Date Available


Year of Publication


Degree Name

Master of Science in Civil Engineering (MSCE)

Document Type

Master's Thesis




Civil Engineering

First Advisor

Dr. James Fox


Fluvial sediment is well recognized as a critical factor in both carbon and nutrient budgets within stream systems. However, we find very few studies of reactivity and isotope enrichment for stream water from agricultural and urban streams and the class of substrate known as fluvial sediment organic matter. This study investigated the hypothesis that fluvial sediment is subject to degradation even though many previous studies have considered this class of substrate generally inert. Therefore we qualify that elemental and isotopic signatures of fluvial sediment organic matter should be considered potentially non-conservative when used in tracer studies. Methods applied to this research project included field measurements, laboratory incubation experiments, and numerical modelling. Sediment and water samples were analyzed to determine the elemental concentration of carbon and nitrogen, as well as isotopic ratios of oxygen, nitrogen, and carbon in order to (1) elucidate the fate of carbon and nutrients during elemental decomposition and spiraling as well as isotope fractionation, (2) investigate the role of biotic processes in transforming nitrogen and carbon, (3) and combine the data results with a kinetics model that incorporates knowledge of biogeochemical processes in streams. Results of this study suggest a moderately active system dominated by dissolved- and sediment-organic carbon oxidation, CO2 evasion, nitrogen mineralization, and nitrification. Best estimates of isotope enrichment factors ranged from -3 to +1‰ for dissolved- and sediment-organic matter oxidation, -1 to +1‰ for nitrogen mineralization, and 0.05 to 0.2‰ for nitrification. While biochemical processes are occurring, results suggest lack of isotopic enrichment during carbon oxidation, nitrogen mineralization and nitrification.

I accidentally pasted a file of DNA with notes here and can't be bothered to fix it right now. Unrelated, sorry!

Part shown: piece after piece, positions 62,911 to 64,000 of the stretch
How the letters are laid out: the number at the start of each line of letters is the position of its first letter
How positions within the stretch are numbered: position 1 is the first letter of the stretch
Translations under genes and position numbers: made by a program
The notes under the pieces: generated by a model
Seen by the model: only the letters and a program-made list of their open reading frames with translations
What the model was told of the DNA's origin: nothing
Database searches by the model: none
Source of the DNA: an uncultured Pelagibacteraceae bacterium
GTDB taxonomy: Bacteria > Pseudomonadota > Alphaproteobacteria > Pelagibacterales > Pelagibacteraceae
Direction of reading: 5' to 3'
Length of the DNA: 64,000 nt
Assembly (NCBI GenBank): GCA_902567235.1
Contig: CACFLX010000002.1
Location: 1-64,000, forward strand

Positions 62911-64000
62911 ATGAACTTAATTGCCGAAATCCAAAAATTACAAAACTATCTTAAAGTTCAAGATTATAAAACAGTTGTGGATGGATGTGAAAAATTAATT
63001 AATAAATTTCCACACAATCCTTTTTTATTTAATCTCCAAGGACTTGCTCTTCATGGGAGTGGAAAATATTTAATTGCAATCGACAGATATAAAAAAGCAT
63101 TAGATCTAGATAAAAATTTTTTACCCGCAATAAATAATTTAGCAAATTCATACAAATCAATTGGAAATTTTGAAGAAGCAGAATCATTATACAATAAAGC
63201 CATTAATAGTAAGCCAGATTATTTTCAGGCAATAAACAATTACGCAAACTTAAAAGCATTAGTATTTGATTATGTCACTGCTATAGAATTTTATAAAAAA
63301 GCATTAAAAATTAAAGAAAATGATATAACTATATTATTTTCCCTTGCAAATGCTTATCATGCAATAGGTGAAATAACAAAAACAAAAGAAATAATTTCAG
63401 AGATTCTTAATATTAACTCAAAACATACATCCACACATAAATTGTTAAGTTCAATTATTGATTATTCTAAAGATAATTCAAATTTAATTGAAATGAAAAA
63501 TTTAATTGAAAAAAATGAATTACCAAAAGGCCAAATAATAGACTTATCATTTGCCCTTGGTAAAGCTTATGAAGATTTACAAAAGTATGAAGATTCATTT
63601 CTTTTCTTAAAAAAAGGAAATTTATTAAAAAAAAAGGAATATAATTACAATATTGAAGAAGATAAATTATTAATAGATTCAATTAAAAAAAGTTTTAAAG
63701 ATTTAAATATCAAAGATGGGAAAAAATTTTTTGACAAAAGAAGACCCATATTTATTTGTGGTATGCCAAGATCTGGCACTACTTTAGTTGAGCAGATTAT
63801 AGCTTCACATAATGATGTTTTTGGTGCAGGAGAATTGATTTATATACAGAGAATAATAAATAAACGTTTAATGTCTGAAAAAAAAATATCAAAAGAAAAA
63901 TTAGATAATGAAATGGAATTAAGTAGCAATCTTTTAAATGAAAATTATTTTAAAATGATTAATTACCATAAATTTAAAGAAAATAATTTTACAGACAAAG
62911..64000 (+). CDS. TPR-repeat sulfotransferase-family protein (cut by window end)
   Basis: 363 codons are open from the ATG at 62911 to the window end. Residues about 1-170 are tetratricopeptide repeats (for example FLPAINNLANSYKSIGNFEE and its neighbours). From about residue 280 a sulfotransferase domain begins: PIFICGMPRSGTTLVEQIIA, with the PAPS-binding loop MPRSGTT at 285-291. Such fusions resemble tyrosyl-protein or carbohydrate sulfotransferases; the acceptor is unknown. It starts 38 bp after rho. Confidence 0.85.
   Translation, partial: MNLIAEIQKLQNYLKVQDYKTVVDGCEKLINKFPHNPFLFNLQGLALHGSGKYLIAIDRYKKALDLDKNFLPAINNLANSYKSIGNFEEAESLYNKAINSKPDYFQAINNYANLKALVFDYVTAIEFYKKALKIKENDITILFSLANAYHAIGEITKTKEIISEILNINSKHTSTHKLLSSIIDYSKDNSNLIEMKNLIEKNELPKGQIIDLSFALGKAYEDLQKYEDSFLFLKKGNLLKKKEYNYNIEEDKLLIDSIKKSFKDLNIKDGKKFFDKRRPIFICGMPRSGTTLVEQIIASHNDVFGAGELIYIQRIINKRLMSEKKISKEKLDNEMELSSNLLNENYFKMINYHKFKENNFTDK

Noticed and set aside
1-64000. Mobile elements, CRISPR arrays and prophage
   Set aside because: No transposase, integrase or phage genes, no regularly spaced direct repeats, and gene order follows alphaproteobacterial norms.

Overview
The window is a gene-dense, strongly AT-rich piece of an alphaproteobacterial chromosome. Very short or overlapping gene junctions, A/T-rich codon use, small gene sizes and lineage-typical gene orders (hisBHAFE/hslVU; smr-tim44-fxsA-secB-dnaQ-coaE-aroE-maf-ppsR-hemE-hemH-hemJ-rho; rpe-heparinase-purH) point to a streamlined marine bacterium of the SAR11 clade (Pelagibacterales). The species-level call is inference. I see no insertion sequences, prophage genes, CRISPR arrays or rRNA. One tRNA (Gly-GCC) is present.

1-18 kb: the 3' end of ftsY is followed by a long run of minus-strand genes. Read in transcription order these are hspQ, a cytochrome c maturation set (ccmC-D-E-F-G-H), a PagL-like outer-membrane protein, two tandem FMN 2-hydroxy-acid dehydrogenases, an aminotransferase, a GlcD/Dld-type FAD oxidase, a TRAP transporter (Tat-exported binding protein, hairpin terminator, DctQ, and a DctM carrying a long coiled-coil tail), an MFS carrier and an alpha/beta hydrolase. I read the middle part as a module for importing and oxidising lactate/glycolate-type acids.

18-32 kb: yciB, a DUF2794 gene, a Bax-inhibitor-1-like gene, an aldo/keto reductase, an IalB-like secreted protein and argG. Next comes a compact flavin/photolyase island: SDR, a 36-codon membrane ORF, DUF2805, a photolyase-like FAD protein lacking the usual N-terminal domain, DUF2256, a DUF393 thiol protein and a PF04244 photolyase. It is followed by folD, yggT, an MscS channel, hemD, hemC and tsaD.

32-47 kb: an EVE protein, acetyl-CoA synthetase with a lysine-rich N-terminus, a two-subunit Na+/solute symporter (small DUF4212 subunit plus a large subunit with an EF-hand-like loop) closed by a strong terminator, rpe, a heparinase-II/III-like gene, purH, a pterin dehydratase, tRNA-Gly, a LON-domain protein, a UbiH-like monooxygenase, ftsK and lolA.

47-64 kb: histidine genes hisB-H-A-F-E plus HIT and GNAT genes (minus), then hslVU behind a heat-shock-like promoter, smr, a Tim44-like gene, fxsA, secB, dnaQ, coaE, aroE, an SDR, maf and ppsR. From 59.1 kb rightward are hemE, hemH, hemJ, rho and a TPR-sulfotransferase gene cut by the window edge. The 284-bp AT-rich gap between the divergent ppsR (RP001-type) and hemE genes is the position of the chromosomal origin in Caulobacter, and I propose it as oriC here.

Digital Object Identifier (DOI)